Madrid, Spain – Calle Gran Via

At the conclusion of Madrid – Let’s Run, I left off with an image of Puerta de Alcalá. This makes for a great place to start today’s visual stroll through Madrid which focuses on Calle Gran Via (an awesome street for shopping and architecture) and Plaza de Cibeles.

Puerta de Alcala (note the couple posing for wedding photos)

Puerta de Alcala was commissioned by King Charles III and completed in 1778. It was the first triumphal arch erected in Europe since the fall of the Roman Empire. Puerta de Alcala served as one of five gates providing access to what was once a walled city. This particular gate with five passages was built on the location of an original gate dating back to the 1500s that had three passages. Each throughway once contained iron gates that were lowered at night to prevent outsiders from entering the walled city.

The gate has two unique facades. One side (shown above) is the view visitors would have seen entering the walled city of Madrid. It is adorned with sculptures representing the four virtues – prudence, justice, temperance and fortitude. The other side (below) has a more militaristic feel with sculptures of weapons, breastplates, helmets, and flags. The three rounded arches are topped off with the head of a lion.

Continuing from the park, we work our way up Calle (street) de Alcala towards the iconic Fuente de Cibeles (Fountain of Cybele) which was completed in the early 1700s.

Fuente de Cibeles

In ancient mythology, Cybele was a goddess of nature, fertility, mountains, and wild animals. Her myth originated in what is now Turkey and was later adopted by the Greeks and then the Romans. Worth noting the Iberian peninsula, which includes what is now Spain, was once controlled by the Roman Empire.

Standing at Plaza de Cibeles, each corner offers buildings of historic and architectural interest. Perhaps none is more visually compelling than Madrid’s City Hall. Despite a design suggesting it might be 300+ years old, it was completed in the early 1900’s and served as Madrid’s postal headquarters and main telegraph station. It became the City Hall in 2007. The building is still known as “Casa de Comunicaciones”.

You can tell from the different sky features in the images above and below, I came by this area several times. I didn’t realize it at the time, but the building is open to the public and offers a sky view of the city. The area around this building is loaded with magnificent sights so the elevated view and photos should be well worth the time.

Looking to the left and across the street from City Hall, we see Linares Palace (below) which was built in 1876.

Casa de America (Linares Palace)

The palace was the residence of José de Murga, the Marquis of Linares, and his wife. Jose would later discover that his wife was actually his sister (same father, different mother). It seems Jose’s father had an affair. The father made the revelation just before he died. Jose’s wife had just given berth and, because of the situation, the child was sent to an orphanage where she died. It is said the little girl still haunts the house as a ghost crying, “I have no Mommy.” Linares Palace is now called Casa de America and host cultural events focused on improving relations between Spain and South America.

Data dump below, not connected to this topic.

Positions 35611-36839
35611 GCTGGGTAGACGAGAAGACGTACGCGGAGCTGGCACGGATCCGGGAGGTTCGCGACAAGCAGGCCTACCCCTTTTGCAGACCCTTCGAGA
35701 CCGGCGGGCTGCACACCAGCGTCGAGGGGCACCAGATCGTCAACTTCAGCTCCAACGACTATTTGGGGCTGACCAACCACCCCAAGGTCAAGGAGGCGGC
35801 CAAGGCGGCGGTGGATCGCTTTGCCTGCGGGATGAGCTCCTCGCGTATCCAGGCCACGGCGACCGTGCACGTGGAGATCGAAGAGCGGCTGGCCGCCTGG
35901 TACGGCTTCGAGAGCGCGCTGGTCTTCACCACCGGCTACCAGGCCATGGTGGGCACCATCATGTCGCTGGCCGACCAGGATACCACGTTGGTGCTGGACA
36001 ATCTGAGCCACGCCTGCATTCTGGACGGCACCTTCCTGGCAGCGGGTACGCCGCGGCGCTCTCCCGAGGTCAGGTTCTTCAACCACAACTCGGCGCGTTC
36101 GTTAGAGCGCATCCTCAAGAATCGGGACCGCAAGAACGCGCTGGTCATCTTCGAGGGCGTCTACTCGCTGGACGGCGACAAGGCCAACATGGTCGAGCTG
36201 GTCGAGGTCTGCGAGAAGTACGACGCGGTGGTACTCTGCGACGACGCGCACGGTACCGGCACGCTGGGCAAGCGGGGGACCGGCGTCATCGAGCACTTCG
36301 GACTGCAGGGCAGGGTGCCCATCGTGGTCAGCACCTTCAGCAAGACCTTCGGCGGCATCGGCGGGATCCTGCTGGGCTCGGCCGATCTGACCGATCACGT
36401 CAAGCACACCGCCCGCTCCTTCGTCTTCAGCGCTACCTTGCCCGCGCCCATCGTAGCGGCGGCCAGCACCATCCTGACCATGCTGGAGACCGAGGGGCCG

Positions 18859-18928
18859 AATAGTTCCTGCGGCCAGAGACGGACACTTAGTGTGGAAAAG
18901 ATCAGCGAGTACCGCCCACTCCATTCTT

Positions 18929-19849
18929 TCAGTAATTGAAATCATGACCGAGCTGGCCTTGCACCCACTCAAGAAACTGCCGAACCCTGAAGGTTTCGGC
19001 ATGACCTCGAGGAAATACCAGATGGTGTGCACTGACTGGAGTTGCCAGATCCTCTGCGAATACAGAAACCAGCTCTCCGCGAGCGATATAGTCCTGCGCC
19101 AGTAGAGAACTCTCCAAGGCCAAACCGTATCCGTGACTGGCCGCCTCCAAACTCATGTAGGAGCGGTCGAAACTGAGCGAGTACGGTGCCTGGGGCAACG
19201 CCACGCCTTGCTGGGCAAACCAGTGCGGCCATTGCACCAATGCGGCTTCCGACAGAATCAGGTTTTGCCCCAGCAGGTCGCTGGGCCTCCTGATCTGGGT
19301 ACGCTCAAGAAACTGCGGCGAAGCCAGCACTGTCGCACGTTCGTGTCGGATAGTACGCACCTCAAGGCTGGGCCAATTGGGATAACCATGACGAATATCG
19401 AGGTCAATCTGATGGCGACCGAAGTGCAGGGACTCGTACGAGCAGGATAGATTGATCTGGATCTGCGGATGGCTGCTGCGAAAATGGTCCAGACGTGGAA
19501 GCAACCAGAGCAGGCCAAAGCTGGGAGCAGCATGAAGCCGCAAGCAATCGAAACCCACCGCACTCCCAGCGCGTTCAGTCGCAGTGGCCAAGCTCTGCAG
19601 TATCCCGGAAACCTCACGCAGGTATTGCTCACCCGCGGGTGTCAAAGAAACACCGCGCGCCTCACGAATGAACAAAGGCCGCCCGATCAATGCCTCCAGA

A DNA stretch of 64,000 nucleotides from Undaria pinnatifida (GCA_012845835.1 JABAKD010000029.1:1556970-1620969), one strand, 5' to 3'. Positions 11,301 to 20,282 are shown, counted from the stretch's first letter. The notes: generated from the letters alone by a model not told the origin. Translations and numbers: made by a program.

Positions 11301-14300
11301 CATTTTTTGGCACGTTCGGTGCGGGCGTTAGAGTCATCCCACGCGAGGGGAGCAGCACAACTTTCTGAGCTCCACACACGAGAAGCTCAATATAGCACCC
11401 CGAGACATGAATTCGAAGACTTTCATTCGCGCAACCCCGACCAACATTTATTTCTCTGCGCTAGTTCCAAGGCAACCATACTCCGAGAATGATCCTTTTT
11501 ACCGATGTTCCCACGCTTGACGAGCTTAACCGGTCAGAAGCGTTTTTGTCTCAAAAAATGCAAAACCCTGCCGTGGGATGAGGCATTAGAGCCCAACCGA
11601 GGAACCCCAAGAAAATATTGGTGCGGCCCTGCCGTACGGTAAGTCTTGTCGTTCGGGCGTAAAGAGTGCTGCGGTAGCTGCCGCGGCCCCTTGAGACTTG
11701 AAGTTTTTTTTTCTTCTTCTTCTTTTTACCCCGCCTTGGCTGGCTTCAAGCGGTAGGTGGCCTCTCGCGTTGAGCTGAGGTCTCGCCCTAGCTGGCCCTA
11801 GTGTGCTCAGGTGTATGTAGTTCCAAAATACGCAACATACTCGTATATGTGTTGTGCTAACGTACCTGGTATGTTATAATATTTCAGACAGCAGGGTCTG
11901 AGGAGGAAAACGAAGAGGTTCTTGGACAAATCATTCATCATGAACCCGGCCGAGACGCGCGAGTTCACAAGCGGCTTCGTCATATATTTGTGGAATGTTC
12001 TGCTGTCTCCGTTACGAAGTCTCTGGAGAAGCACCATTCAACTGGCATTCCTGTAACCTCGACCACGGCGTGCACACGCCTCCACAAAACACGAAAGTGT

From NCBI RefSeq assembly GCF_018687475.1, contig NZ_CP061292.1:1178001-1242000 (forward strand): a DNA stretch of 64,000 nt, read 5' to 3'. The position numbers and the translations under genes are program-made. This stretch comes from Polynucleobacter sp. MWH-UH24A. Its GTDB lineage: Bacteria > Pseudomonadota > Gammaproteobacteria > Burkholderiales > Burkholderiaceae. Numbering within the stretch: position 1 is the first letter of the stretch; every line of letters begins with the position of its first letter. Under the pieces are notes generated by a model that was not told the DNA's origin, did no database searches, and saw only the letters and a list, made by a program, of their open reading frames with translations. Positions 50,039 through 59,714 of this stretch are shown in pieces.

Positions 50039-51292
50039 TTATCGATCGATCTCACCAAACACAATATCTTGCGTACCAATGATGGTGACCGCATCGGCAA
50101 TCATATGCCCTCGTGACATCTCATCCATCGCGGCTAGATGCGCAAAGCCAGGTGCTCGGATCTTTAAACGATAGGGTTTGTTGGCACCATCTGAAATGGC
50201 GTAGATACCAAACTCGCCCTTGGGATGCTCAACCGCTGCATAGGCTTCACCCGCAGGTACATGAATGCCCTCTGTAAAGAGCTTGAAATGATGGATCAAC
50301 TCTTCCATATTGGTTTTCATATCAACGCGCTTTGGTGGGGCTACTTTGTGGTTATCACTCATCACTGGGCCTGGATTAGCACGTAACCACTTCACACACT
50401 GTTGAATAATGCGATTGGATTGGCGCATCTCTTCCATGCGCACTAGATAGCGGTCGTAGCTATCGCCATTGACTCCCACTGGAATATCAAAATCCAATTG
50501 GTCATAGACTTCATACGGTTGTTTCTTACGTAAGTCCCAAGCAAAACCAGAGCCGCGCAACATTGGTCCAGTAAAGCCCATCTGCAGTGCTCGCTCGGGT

Anchoring the corner across the street from Madrid City Hall is Banco de Espana. I only captured the corner view of the building, but it is a massive structure and covers an entire block. The building was opened in 1891.

Banco de Espana

Leaving Plaza de Cibeles, we stay on Calle de Alcala for a short walk up to Calle Gran Via – Madrid’s most famous street. Along the way, we pass the Cervantes Institute. The organization is devoted to the study and promotion of Spanish language and culture. It is named after Miguel Cervantes (1547–1616), author of Don Quixote

CNMC (left) and Cervantes Institute (right)

The approach to Calle Gran Via is offers one of Madrid’s most famous views.

Edificio Metrópolis (left)
Edificio Metrópolis
Edificio Grassy
Edificio Grassy

Calle Gran Via is packed with retail stores, restaurants, nightclubs, cinemas, and theaters. The entire street is lined is one stunning and historic building after another and is a must-see location in Madrid.

I visited Calle Gran Via several times while in Madrid. The street was closed one day to cars for a professional cycling event call Madrid Challenge.

A few more closing photos give you a sense of the architecture lining Calle Gran Via.

If you are in Madrid, block off 4 hours or so to visit the areas covered in this visual stroll through Madrid. Visit the city gate, checkout Madrid City Hall (visit the top for a sky view), and then take a stroll up Calle Gran Via. You’ll find plenty of shopping and dining options to end this part of your excursion. If you begin your day this way and take in a lunch, you’ll be ready for more in the afternoon. And, believe me, there is plenty more to see and do in Madrid. I will be sharing more in the near future.

Other posts from Madrid:

 

7 thoughts on “Madrid, Spain – Calle Gran Via

    1. Thank you for giving this post a read. So glad you enjoyed it! I have been to Barcelona as well and, personally, I prefer Barcelona over Madrid. Barcelona’s Gothic Quarter and waterfront views are especially appealing. Madrid should still be high on the list of cities to visit – it is grand city with so much to see and do. As for guest writing, thank you for the offer but my time is too limited. However, please feel free to link to any of my posts and share them on your blog.

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